Ukraine’s unilateral coast-hugging Black Sea export corridor has been such a success that there has been a significant increase in the number of rail wagons heading to the ports in the Odesa region (which includes Chornomorsk and Yuzhne as well as Odesa itself), according to Valeriy Tkachov, deputy director of the commercial department at Ukrainian Railways. He said on social media that over the past week the number of grain wagons heading to Odesa ports had increased by more than 50% – to 4,032 from 2,676.
More than 700,000 tonnes of grain have left Ukrainian ports via the new route since August. Before Russia’s full-scale military action started in February 2022 Ukraine had shipped up to 6m tonnes of grain per month from its Black Sea ports.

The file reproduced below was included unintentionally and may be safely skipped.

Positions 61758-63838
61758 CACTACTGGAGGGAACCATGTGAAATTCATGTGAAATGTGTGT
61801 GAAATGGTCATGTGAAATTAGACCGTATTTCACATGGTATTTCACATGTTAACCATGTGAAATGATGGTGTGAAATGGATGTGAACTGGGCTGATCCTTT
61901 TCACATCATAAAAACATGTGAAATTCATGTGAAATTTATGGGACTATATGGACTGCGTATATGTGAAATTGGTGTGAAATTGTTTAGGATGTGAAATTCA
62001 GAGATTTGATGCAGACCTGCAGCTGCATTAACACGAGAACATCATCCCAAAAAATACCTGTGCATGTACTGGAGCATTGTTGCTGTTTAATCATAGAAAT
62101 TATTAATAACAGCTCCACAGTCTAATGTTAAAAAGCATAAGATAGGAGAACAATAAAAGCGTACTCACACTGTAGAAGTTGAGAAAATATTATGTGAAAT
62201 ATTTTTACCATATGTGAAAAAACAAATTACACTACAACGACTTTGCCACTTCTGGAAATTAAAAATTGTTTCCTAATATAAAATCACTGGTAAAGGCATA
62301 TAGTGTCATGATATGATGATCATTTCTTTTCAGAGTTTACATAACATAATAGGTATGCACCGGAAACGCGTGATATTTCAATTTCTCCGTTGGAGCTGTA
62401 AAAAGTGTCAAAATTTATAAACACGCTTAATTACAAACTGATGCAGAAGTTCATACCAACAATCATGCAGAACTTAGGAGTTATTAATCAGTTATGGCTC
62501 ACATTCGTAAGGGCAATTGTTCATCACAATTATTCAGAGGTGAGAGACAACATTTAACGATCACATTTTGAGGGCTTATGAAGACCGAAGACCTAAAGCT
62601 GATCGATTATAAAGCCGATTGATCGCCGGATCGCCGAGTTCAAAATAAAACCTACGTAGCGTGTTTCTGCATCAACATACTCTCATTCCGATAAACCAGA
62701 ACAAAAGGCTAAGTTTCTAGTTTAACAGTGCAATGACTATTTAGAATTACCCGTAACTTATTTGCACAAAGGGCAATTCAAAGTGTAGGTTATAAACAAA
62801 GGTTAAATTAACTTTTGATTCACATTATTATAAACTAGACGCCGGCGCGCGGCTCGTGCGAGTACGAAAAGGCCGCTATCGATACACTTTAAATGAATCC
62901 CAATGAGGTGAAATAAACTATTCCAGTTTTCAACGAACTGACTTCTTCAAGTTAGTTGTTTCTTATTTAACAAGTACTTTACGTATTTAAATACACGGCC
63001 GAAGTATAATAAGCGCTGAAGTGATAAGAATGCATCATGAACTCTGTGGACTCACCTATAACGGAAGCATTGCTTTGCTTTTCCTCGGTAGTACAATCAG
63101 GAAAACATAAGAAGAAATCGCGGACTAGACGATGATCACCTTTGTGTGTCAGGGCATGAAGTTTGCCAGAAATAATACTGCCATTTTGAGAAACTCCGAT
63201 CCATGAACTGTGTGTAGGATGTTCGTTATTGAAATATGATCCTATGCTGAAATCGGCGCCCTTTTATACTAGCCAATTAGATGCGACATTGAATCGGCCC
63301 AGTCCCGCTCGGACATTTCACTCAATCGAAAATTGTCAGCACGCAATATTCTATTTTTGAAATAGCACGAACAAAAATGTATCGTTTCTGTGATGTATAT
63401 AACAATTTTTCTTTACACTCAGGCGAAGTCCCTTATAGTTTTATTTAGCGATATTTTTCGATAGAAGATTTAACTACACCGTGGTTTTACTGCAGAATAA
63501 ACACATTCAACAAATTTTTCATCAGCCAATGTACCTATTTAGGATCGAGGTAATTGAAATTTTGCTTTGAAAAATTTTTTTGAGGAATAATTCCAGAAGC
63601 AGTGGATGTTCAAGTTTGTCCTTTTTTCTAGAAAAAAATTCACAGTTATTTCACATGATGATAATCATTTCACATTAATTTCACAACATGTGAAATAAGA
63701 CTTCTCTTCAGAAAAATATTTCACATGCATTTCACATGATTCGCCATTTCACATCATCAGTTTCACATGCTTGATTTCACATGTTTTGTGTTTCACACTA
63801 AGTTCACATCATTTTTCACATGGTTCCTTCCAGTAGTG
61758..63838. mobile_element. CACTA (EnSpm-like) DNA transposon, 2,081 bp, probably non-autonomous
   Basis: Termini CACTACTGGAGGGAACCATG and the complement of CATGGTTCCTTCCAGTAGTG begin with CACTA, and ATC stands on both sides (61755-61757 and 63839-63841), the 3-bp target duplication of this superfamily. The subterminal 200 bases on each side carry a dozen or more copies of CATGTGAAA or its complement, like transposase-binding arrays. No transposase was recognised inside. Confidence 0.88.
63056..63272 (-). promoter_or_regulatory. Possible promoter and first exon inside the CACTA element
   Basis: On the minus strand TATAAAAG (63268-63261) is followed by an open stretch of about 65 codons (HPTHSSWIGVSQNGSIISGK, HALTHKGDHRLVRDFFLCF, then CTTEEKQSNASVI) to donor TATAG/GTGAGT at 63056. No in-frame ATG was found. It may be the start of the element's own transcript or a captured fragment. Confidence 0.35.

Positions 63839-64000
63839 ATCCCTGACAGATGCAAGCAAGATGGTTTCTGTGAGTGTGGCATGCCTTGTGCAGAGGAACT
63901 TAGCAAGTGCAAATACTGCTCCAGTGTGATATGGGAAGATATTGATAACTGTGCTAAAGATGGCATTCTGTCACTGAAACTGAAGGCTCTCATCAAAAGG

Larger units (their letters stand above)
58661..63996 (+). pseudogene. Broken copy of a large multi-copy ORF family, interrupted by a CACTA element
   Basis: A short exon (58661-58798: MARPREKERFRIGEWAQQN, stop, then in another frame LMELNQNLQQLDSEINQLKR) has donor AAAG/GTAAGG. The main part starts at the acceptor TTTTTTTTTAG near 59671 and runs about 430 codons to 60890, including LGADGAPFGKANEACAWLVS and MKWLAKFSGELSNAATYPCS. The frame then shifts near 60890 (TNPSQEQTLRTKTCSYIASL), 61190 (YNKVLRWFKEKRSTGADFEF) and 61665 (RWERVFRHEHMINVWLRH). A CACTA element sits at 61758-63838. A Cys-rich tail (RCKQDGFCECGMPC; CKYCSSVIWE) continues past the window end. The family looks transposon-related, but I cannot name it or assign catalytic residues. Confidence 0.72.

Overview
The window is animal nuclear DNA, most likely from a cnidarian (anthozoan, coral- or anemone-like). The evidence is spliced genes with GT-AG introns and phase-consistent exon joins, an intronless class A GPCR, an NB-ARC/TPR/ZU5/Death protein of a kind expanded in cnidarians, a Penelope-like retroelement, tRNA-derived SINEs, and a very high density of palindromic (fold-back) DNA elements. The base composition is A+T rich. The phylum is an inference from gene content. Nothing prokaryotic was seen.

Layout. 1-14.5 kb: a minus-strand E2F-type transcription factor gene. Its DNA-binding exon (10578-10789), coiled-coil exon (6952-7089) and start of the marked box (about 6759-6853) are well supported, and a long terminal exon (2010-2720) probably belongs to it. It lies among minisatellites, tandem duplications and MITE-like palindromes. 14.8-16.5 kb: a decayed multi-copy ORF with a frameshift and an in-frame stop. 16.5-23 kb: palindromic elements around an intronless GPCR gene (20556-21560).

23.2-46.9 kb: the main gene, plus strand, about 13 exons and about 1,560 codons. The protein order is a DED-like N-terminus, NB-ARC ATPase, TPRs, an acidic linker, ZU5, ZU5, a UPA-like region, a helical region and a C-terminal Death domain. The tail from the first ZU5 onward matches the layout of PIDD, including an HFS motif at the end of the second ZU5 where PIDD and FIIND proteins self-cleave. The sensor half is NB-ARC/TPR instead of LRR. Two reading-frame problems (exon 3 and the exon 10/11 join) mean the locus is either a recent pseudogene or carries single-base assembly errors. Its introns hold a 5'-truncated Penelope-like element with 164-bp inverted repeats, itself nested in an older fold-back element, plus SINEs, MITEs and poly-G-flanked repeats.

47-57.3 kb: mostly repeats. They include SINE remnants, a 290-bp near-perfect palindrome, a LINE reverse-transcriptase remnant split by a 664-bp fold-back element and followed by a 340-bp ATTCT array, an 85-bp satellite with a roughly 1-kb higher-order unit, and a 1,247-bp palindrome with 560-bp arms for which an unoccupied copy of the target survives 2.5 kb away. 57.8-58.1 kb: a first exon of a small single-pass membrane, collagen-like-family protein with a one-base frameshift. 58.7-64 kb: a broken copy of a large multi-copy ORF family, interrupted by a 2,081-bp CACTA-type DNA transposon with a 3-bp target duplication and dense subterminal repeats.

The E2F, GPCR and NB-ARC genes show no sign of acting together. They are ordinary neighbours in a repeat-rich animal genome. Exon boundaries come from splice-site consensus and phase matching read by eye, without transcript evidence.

Last week a Ukrainian minister said that grain shipments through the new corridor might break the 1m tonnes barrier in October. That proved to be optimistic. Ministry data showed on Monday that overall grain exports fell by about 50% in October – a result of “logistics difficulties”.
Ukraine’s government said that it expected a grain and oilseeds harvest of 79m tons in 2023, with a 2023/24 exportable surplus of about 50m tons – which would provide a strong economic boost to Ukraine’s finances. Although Ukraine has been receiving large amounts of financial help from the west in its fight against the Russian invasion, there are fears that the US in particular was becoming less keen on the “blank cheque” approach. Seaborne exports of grain via the Black Sea are therefore seen by Ukraine as an important part of demonstrating to the world that it is not merely a client state of the west in a global struggle between the US and Europe against Putin’s Russia.